State Board of Education expected to approve controversial group for Robeson school takeover this week
When North Carolina’s top school board meets this week, it will consider the fate of an ethically knotty contract for the takeover of a struggling Robeson County elementary school.
That’s because members of the State Board of Education are expected to vote on a state official’s recommendation to award the job to Achievement for All Children (AAC), a Charlotte-based organization with very limited experience and very deep ties to the North Carolina General Assembly, the state’s burgeoning charter school movement and a powerful school choice lobbyist.
“The selection of Achievement for All Children was literally the least surprising announcement that we’ve had,” says Keith Poston, president of the nonpartisan Public School Forum of N.C. “I think everyone felt like it was going to happen, regardless of who applied.”
AAC’s leadership includes Rob Bryan, a former state lawmaker and current UNC Board of Governors member from Charlotte who shepherded the takeover district’s creation in the General Assembly two years ago. It also includes a former state charter adviser, Tony Helton, as well as other influential UNC board members such as Philip Byers and school choice advocate Darrell Allison.
Both Helton and Byers, meanwhile, are leaders in TeamCFA, a charter school network behind 13 North Carolina schools. A third AAC board member, Clinton Miller, also has business ties to TeamCFA, which was founded by wealthy, Oregon donor John Bryan (no relation to Rob Bryan). As Policy Watch reported, John Bryan lobbied the General Assembly for the takeover program, dubbed the Innovative School District (ISD).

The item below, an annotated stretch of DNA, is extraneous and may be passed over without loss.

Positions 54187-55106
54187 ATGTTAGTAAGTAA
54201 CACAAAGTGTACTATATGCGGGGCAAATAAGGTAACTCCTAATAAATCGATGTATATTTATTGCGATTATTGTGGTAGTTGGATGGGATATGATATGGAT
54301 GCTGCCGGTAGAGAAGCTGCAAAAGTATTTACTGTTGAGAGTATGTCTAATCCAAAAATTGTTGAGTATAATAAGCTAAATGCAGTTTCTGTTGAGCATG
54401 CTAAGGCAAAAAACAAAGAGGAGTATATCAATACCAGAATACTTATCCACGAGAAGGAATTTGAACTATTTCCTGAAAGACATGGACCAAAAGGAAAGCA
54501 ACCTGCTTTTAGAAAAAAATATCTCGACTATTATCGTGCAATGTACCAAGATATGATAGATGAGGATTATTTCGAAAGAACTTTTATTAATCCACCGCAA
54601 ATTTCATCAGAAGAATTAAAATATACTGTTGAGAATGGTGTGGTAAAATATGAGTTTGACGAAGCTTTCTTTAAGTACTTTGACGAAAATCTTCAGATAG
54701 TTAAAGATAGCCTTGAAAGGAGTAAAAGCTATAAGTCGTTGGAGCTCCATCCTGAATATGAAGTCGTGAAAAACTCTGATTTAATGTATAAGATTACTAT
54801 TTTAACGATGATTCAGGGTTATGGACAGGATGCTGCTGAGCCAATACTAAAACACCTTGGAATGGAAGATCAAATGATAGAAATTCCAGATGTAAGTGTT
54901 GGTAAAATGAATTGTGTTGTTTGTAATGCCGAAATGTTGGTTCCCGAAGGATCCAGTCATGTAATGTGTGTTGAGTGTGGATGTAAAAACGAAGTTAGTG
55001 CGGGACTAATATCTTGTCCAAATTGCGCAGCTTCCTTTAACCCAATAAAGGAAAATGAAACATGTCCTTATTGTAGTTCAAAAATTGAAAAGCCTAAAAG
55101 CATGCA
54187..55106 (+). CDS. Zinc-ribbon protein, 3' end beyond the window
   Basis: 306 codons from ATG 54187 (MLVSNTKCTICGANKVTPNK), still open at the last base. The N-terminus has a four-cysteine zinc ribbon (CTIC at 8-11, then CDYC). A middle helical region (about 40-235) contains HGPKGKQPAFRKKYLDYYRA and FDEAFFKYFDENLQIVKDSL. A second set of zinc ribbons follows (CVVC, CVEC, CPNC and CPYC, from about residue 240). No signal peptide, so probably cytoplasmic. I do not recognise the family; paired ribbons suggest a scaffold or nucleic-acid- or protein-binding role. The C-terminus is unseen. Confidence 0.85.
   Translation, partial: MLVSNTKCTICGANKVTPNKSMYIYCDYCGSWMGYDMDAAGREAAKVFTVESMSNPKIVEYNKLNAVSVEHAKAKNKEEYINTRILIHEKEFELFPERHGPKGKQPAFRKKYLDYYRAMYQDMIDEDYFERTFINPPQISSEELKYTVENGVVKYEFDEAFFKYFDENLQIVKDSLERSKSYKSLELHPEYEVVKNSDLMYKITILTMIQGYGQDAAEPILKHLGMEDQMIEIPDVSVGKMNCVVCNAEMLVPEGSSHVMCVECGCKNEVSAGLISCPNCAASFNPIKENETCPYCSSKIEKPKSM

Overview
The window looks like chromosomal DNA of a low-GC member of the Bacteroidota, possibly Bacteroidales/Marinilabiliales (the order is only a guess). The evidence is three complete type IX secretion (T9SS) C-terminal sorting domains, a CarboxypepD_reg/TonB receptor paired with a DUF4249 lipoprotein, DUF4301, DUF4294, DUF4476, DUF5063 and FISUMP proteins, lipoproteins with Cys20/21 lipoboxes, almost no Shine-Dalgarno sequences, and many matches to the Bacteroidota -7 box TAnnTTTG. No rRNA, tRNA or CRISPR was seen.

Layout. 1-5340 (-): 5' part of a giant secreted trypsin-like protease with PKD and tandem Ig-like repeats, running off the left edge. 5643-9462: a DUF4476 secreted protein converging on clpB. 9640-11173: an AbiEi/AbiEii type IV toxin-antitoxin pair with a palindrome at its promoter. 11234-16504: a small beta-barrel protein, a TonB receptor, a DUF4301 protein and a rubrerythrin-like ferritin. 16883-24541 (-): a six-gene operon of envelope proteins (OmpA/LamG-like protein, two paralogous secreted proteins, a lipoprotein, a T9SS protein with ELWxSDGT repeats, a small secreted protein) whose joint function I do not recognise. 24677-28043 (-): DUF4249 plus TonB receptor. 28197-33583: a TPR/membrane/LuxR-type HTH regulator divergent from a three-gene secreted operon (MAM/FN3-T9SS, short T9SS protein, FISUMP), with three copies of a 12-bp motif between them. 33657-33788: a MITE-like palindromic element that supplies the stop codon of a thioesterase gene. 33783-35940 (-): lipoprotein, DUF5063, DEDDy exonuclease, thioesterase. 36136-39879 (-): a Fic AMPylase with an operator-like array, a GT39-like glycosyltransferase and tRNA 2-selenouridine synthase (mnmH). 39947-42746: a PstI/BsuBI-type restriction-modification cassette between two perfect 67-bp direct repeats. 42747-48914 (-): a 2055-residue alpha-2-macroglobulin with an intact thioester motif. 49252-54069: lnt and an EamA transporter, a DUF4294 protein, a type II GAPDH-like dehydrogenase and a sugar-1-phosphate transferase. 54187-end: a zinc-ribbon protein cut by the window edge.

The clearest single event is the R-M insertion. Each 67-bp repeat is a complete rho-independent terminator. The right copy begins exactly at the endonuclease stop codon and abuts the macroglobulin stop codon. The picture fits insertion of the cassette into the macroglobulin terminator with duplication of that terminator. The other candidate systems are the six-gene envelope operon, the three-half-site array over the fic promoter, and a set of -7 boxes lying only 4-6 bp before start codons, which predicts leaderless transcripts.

The ISD is a controversial effort that hopes to boost performance in some of North Carolina’s lowest-performing schools, the lion’s share of which are located in poverty-riddled communities.
Poston, whose nonprofit is a longtime leader in K-12 policy and research in North Carolina, told Policy Watch this week that the optics of naming AAC for the job are “terrible.”
The ISD will launch this year with one school in Robeson County, but state leaders plan to recommend two or three more for takeover by outside groups—including, potentially, for-profit groups—later this year. State law authorizes up to five schools, selected from among the lowest-performing in North Carolina.
State board members chose Southside-Ashpole in December following an often bitterly contentious selection process. The operator would oversee management and staffing in the beleaguered school for a five-year term, starting this fall, managing more than $2.1 million dollars in public money each year.
They’ll be expected to lead a K-5 school in a remarkably diverse, yet high-poverty community. State records show 48 percent of Southside-Ashpole students are Black, while another 35 percent hail from Native American families. About 87 percent of the school’s students are considered “economically disadvantaged.”
ISD Superintendent Eric Hall told Policy Watch Tuesday that he made his March recommendation for an operator after a third-party consultant, Massachusetts-based School Works, vetted the two applicants, the nonprofit AAC and The Romine Group, a for-profit outfit headquartered in Michigan.
“We tried to make sure we understood all that we could about these two organizations,” said Hall.
State Board of Education Chair Bill Cobey said Tuesday that he plans to support Hall’s referral. “They have a good track record and I have a lot of respect for Rob Bryan,” said Cobey. “I believe that their intentions are good and they only want what’s best for the children.”